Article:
The Lord's Resistance Army (LRA) is one of the deadliest insurgent movements to operate in Africa; both in terms of longevity, as well as the large-scale humanitarian upheavals it has caused. The LRA rebellion began in Uganda in 1986 and has grown to become a regional problem that has moved beyond the source to engulf the Central African Republic (CAR), the Democratic Republic of the Congo (DRC) and South Sudan. This has obliged regional leaders, as well as the international community, to cooperate better as they jointly seek to eliminate the LRA's threat to regional peace and security.
In an effort to contribute to knowledge about the ongoing regional and international responses to the rebel movement's activities, ACCORD has published a Policy & Practice Brief (PPB) that examines early initiatives aimed at eliminating the LRA and analyses the mandate and focus of the recently launched Regional Cooperative Initiative for the Elimination of the LRA (RCI-LRA). The PPB, titled 'The never-ending pursuit of the Lord's Resistance Army: An analysis of the Regional Cooperative Initiative for the Elimination of the LRA', was authored by John Ahere and Dr Grace Maina. The former is a Senior Programme Officer within ACCORD's Peacemaking Unit while the latter is an independent researcher and former Manager of the Knowledge Production Department at ACCORD.
The authors provide a succinct overview of the LRA's cause and threat, while elucidating on the negative impacts of the group's activities in East and Central Africa, as well as describing the efforts of the Uganda People's Defence Force (UPDF) and other military bodies to capture LRA members and eradicate the group. Efforts of the UPDF and its strategies are examined by the authors in order to shed more light on why the LRA still continues to survive.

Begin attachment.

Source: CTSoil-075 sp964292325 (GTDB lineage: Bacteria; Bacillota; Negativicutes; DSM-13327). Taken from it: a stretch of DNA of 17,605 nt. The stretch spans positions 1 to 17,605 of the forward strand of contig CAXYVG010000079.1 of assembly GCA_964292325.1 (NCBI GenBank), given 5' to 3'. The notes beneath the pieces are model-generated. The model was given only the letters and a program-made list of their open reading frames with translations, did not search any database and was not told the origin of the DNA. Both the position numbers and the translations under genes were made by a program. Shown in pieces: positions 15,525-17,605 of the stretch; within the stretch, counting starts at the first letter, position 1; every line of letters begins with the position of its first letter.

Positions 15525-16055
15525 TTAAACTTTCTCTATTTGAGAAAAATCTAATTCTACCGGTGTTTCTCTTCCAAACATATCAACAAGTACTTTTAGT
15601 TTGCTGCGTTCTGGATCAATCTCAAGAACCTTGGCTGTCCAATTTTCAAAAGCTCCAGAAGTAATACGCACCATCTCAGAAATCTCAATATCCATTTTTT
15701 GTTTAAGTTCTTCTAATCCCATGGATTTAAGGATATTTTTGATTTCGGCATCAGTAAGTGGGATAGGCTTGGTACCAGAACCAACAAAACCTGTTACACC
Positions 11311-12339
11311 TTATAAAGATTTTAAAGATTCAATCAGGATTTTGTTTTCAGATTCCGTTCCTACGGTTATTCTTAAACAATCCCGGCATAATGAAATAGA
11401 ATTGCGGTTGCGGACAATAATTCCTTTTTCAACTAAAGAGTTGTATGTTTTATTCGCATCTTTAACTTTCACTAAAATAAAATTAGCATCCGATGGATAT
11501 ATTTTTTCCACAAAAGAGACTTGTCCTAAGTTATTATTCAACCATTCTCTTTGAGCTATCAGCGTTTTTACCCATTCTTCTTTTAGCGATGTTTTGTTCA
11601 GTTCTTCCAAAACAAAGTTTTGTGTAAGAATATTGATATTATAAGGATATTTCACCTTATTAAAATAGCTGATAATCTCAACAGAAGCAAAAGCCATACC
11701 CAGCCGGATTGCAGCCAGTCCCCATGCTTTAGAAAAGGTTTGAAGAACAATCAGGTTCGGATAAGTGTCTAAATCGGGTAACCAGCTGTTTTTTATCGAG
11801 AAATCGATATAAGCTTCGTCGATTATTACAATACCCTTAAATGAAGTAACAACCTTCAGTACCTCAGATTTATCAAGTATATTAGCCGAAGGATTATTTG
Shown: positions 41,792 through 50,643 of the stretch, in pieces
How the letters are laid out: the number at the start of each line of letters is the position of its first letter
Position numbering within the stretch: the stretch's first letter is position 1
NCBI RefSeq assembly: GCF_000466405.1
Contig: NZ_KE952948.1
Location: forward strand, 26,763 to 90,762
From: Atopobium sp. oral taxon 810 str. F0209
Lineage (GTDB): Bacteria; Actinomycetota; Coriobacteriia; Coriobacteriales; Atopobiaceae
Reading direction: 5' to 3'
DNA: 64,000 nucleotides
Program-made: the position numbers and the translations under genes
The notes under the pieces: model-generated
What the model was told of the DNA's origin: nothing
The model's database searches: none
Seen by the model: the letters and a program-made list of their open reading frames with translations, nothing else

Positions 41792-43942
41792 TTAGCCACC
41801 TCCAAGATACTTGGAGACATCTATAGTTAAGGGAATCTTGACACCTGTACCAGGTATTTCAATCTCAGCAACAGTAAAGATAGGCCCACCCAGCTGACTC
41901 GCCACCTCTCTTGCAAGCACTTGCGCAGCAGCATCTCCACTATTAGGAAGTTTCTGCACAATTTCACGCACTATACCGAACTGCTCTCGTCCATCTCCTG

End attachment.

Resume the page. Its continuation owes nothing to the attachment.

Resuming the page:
The PPB's main focus is on the African Union-led RCI-LRA which is currently being implemented by the armed forces of the CAR, the DRC, South Sudan and Uganda, as well as military advisors from the United States of America. The authors provide insight into the development and operationalisation of the RCI-LRA. Similar to other interventions, the RCI-LRA is faced with challenges that could potentially impede its success. Apart from the initiative's potential to further complicate the volatile situation in the CAR (which is where the LRA are mainly operating from currently), the authors highlight other credible threats that are likely to limit the success of the initiative. In light of these considerations, the authors propose certain recommendations which, if followed, will go a long way towards contributing to the success of the RCI-LRA and, by extension, conclusively address the LRA problem. An important element in the recommendations put forward is that the use of force alone will not solve the LRA problem.
ACCORD's PPBs provide succinct, rigorous and accessible recommendations for policy makers and practitioners in order to stimulate informed and relevant debate to promote dialogue as a way to peacefully resolve conflict. To this end, this brief offers a credible contribution to calls for comprehensive conflict management strategies, especially where the use of force has been proposed in various conflict situations on the African continent.